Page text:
In a study of systemic hemodynamic function measured invasively in 12 patients with a mean LV ejection fraction of 37% and ventricular tachycardia (9 sustained and 3 non-sustained), a median dose of 160 mg twice daily of sotalol produced a 28% reduction in heart rate and a 24% decrease in cardiac index at 2 hours post dosing at steady-state. Concurrently, systemic vascular resistance and stroke volume showed non-significant increases of 25% and 8%, respectively. Pulmonary capillary wedge pressure increased significantly from 6.4 mmHg to 11.8 mmHg in the 11 patients who completed the study. One patient was discontinued because of worsening congestive heart failure. Mean arterial pressure, mean pulmonary artery pressure and stroke work index did not significantly change. Exercise and isoproterenol induced tachycardia are antagonized by sotalol, and total peripheral resistance increases by a small amount.
In hypertensive patients, sotalol produces significant reductions in both systolic and diastolic blood pressures. Although sotalol is usually well-tolerated hemodynamically, caution should be exercised in patients with marginal cardiac compensation as deterioration in cardiac performance may occur. (See WARNINGS: Congestive Heart Failure.).
Sotalol has been studied in life-threatening and less severe arrhythmias. In patients with frequent premature ventricular complexes (VPC), sotalol was significantly superior to placebo in reducing VPCs, paired VPCs and non-sustained ventricular tachycardia (NSVT); the response was dose-related through 640 mg/day with 80-85% of patients having at least a 75% reduction of VPCs. Sotalol was also superior at the doses evaluated, to propranolol (40 to 80 mg TID) and similar to quinidine (200 to 400 mg QID) in reducing VPCs. In patients with life-threatening arrhythmias [sustained ventricular tachycardia/fibrillation (VT/VF)], sotalol was studied acutely [by suppression of programmed electrical stimulation (PES) induced VT and by suppression of Holter monitor evidence of sustained VT] and, in acute responders, chronically.
In a double-blind, randomized comparison of sotalol and procainamide given intravenously (total of 2 mg/kg sotalol vs. 19 mg/kg of procainamide over 90 minutes), sotalol suppressed PES induction in 30% of patients vs. 20% for procainamide (p=0.2).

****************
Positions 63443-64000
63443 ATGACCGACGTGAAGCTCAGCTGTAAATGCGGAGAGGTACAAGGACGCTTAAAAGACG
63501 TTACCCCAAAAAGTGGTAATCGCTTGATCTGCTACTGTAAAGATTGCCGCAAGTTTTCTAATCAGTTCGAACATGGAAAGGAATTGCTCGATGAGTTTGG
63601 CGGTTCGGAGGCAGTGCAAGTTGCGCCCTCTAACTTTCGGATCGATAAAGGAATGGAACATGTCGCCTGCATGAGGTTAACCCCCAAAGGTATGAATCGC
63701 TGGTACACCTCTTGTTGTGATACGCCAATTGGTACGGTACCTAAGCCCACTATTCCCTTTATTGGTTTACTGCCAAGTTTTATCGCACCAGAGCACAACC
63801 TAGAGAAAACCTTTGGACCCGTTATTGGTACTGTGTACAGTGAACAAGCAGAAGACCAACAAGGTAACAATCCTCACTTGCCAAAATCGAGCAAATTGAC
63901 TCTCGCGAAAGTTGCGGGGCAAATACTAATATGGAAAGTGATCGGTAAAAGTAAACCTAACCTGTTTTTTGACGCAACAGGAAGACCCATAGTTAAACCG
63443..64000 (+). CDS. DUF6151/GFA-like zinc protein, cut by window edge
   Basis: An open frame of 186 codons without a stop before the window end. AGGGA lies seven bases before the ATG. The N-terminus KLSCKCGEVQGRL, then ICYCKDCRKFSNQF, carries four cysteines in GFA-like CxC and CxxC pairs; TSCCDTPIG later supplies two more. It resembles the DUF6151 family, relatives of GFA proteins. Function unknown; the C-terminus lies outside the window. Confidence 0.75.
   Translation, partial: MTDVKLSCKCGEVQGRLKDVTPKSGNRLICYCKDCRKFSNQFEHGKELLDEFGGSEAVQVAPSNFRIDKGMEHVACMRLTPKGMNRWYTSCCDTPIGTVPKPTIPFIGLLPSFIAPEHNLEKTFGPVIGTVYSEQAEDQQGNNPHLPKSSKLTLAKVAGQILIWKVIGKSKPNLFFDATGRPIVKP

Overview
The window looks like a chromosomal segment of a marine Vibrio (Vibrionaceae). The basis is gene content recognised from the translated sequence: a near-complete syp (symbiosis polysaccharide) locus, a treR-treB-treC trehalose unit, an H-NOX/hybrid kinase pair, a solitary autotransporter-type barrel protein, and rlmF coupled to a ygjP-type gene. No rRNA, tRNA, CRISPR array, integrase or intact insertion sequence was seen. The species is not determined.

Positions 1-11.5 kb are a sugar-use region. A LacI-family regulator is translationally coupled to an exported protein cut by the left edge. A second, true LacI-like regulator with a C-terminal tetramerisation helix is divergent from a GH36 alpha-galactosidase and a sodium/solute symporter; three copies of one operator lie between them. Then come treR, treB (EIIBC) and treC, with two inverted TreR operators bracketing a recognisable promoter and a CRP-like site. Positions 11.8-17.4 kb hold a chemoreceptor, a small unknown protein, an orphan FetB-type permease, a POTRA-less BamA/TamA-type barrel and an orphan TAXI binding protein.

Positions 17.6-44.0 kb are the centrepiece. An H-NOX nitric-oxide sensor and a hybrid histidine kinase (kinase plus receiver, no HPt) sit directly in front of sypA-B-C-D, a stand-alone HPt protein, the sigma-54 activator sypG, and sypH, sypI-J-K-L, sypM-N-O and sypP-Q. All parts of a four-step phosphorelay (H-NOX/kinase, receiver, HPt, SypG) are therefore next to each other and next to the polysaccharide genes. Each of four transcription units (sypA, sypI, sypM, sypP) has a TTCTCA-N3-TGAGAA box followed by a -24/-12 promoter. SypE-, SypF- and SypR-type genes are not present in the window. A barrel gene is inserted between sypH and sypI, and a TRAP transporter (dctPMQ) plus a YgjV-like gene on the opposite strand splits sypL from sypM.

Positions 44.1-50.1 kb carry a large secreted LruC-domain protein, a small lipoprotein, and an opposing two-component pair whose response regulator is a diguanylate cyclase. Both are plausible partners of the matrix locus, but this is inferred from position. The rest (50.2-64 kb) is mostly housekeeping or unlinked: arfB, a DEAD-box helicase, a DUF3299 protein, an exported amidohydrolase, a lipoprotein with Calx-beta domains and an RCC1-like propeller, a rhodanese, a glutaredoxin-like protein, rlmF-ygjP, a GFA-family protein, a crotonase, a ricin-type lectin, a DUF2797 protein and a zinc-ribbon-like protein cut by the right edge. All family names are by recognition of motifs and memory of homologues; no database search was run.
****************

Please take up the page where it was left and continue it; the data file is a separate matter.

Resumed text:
In a randomized clinical trial [Electrophysiologic Study Versus Electrocardiographic Monitoring (ESVEM) Trial] comparing choice of antiarrhythmic therapy by PES suppression vs. Holter monitor selection (in each case followed by treadmill exercise testing) in patients with a history of sustained VT/VF who were also inducible by PES, the effectiveness acutely and chronically of sotalol was compared with 6 other drugs (procainamide, quinidine, mexiletine, propafenone, imipramine and pirmenol). Overall response, limited to first randomized drug, was 39% for sotalol, and 30% for the pooled other drugs. Acute response rate for first drug randomized using suppression of PES induction was 36% for sotalol vs. a mean of 13% for the other drugs. Using the Holter monitoring endpoint (complete suppression of sustained VT, 90% suppression of NSVT, 80% suppression of VPC pairs, and at least 70% suppression of VPCs), sotalol yielded 41% response vs. 45% for the other drugs combined. Among responders placed on long-term therapy identified acutely as effective (by either PES or Holter), sotalol, when compared to the pool of other drugs, had the lowest two-year mortality (13% vs. 22%), the lowest two-year VT recurrence rate (30% vs. 60%), and the lowest withdrawal rate (38% vs. about 75-80%). The most commonly used doses of sotalol in this trial were 320 to 480 mg/day (66% of patients), with 16% receiving 240 mg/day or less and 18% receiving 640 mg or more.
It cannot be determined, however, in the absence of a controlled comparison of sotalol vs. no pharmacologic treatment (e.g., in patients with implanted defibrillators) whether sotalol response causes improved survival or identifies a population with a good prognosis.
In a large, double-blind, placebo controlled secondary prevention (post-infarction) trial (n=1,456) sotalol was given as a non-titrated initial dose of 320 mg once daily. Sotalol did not produce a significant increase in survival (7.3% mortality on sotalol vs. 8.9% on placebo, p =0.3) but overall did not suggest an adverse effect on survival. There was, however, a suggestion of an early (i.e., first 10 days) excess mortality (3% on sotalol vs. 2% on placebo). In a second small trial (n=17 randomized to sotalol) where sotalol was administered at high doses (e.g., 320 mg twice daily) to high-risk post-infarction patients (ejection fraction <40% and either >10 VPC/hr or VT on Holter), there were 4 fatalities and 3 serious hemodynamic/electrical adverse events within two weeks of initiating sotalol.